Male offspring born to mildly ZIKV-infected mice are at risk of developing neurocognitive disorders in adulthood

Stephanie Stanelle-Bertram, Kerstin Walendy-Gnirß, Thomas Speiseder, Swantje Thiele, Ivy Asantewaa Asante, Carola Dreier, Nancy Mounogou Kouassi, Annette Preuß, Gundula Pilnitz-Stolze, Ursula Müller, Stefanie Thanisch, Melanie Richter, Robin Scharrenberg, Vanessa Kraus, Ronja Dörk, Lynn Schau, Vanessa Herder, Ingo Gerhauser, Vanessa Maria Pfankuche, Christopher KäuferInken Waltl, Thais Moraes, Julie Sellau, Stefan Hoenow, Jonas Schmidt-Chanasit, Stephanie Jansen, Benjamin Schattling, Harald Ittrich, Udo Bartsch, Thomas Renné, Ralf Bartenschlager, Petra Arck, Daniel Cadar, Manuel A. Friese, Olli Vapalahti, Hanna Lotter, Sany Benites, Lane Rolling, Martin Gabriel, Wolfgang Baumgärtner, Fabio Morellini, Sabine M. Hölter, Oana Amarie, Helmut Fuchs, Martin Hrabe de Angelis, Wolfgang Löscher, Froylan Calderon de Anda, Gülsah Gabriel

Research output: Contribution to journalArticlepeer-review

22 Scopus citations


Congenital Zika virus (ZIKV) syndrome may cause fetal microcephaly in ~1% of affected newborns. Here, we investigate whether the majority of clinically inapparent newborns might suffer from long-term health impairments not readily visible at birth. Infection of immunocompetent pregnant mice with high-dose ZIKV caused severe offspring phenotypes, such as fetal death, as expected. By contrast, low-dose (LD) maternal ZIKV infection resulted in reduced fetal birth weight but no other obvious phenotypes. Male offspring born to LD ZIKV-infected mothers had increased testosterone (TST) levels and were less likely to survive in utero infection compared to their female littermates. Males also presented an increased number of immature neurons in apical and basal hippocampal dendrites, while female offspring had immature neurons in basal dendrites only. Moreover, male offspring with high but not very high (storm) TST levels were more likely to suffer from learning and memory impairments compared to females. Future studies are required to understand the impact of TST on neuropathological and neurocognitive impairments in later life. In summary, increased sex-specific vigilance is required in countries with high ZIKV prevalence, where impaired neurodevelopment may be camouflaged by a healthy appearance at birth.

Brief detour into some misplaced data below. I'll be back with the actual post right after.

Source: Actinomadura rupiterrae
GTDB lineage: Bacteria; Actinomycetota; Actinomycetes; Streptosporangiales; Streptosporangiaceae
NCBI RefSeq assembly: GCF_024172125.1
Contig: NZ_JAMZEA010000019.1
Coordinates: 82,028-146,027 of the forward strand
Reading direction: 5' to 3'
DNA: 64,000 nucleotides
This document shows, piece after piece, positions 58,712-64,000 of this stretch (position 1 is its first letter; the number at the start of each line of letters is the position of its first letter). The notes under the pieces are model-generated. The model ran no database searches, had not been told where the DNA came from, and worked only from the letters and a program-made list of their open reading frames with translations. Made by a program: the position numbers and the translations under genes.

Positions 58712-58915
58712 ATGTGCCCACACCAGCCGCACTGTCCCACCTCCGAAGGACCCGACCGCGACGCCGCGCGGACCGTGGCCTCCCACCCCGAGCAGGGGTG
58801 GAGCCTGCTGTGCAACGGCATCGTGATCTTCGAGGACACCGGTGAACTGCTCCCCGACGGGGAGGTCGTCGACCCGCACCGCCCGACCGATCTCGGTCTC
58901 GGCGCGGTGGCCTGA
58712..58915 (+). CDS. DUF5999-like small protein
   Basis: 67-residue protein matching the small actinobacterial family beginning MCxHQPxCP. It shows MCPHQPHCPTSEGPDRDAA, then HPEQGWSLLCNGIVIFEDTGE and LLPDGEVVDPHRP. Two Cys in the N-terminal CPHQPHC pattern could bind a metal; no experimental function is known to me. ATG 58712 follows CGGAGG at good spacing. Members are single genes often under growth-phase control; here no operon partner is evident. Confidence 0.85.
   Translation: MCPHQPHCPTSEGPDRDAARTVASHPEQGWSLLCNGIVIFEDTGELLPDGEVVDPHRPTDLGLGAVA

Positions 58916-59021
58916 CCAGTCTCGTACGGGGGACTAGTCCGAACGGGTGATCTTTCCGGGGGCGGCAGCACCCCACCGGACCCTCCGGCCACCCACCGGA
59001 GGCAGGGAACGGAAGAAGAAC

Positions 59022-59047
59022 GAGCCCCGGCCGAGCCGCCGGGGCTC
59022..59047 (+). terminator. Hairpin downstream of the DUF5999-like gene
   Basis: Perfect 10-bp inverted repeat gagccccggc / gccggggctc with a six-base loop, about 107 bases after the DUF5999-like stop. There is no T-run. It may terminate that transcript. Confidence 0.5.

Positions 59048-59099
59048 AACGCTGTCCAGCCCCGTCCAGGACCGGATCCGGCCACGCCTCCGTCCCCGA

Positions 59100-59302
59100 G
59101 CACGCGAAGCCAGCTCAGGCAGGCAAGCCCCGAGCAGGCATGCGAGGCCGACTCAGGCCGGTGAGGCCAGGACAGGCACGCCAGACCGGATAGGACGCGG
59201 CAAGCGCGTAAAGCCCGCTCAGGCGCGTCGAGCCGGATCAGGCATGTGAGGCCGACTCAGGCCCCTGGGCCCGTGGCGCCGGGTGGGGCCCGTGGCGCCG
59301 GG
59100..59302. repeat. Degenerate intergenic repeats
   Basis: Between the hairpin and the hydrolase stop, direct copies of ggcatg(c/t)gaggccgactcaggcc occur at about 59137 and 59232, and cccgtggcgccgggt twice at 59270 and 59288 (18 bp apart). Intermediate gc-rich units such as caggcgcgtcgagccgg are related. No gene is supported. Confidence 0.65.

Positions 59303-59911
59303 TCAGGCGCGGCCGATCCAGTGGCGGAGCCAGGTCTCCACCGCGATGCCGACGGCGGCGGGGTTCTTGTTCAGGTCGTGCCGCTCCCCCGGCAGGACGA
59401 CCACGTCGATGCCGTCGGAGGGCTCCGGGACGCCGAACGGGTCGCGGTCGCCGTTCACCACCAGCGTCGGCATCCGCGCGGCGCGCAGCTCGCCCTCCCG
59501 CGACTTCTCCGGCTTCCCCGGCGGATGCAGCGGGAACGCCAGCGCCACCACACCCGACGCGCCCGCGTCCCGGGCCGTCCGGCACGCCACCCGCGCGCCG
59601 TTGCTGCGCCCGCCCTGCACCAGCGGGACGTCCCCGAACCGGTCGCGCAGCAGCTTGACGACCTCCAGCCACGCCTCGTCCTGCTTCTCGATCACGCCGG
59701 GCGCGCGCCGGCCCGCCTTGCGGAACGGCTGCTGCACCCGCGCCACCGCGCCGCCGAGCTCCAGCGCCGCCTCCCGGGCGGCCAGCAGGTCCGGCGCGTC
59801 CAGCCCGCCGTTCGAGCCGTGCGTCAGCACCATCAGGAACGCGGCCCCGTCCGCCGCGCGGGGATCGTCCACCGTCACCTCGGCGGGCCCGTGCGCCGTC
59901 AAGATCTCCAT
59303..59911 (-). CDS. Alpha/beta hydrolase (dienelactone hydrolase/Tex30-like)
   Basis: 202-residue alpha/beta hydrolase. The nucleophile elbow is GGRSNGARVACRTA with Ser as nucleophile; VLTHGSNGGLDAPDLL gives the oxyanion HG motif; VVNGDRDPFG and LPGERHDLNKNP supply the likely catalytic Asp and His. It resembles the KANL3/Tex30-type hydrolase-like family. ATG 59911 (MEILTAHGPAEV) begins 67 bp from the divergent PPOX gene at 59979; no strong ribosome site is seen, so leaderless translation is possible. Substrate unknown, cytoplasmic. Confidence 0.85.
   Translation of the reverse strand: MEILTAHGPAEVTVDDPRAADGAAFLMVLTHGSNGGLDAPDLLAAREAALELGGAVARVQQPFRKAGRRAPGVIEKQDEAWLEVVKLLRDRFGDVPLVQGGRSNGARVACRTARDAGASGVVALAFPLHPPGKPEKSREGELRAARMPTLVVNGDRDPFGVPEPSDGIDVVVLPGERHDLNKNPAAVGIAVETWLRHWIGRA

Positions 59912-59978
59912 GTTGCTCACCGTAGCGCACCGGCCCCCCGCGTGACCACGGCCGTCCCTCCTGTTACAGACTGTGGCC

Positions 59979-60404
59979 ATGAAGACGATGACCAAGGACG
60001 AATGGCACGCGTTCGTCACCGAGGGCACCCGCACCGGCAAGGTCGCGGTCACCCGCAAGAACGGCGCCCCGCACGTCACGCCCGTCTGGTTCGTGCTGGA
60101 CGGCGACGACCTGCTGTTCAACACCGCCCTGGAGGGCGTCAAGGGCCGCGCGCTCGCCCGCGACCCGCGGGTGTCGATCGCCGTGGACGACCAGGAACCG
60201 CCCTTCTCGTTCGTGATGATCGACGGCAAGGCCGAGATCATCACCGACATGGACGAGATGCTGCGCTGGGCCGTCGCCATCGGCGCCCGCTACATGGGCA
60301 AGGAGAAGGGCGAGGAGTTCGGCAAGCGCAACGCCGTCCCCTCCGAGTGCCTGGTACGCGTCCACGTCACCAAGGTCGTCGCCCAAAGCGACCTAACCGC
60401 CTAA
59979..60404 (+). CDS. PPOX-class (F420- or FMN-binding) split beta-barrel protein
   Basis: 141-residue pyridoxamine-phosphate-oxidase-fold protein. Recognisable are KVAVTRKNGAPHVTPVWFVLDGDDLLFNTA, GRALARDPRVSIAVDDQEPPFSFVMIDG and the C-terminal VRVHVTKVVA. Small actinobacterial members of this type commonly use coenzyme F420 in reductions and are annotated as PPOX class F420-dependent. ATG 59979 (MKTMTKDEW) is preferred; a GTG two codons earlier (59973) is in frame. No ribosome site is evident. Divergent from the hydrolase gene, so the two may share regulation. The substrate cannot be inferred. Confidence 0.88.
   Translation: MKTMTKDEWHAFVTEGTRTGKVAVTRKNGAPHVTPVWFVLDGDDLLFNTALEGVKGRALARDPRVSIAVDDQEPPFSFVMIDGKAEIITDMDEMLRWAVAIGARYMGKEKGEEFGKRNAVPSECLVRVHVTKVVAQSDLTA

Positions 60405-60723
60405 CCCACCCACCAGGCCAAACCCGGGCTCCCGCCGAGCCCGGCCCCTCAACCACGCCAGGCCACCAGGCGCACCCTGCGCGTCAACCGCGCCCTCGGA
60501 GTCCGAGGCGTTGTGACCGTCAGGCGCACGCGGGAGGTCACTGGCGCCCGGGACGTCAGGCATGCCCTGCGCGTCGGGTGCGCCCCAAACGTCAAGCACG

Original languageEnglish
Pages (from-to)1161-1174
Number of pages14
JournalNature Microbiology
Issue number10
StatePublished - 1 Oct 2018


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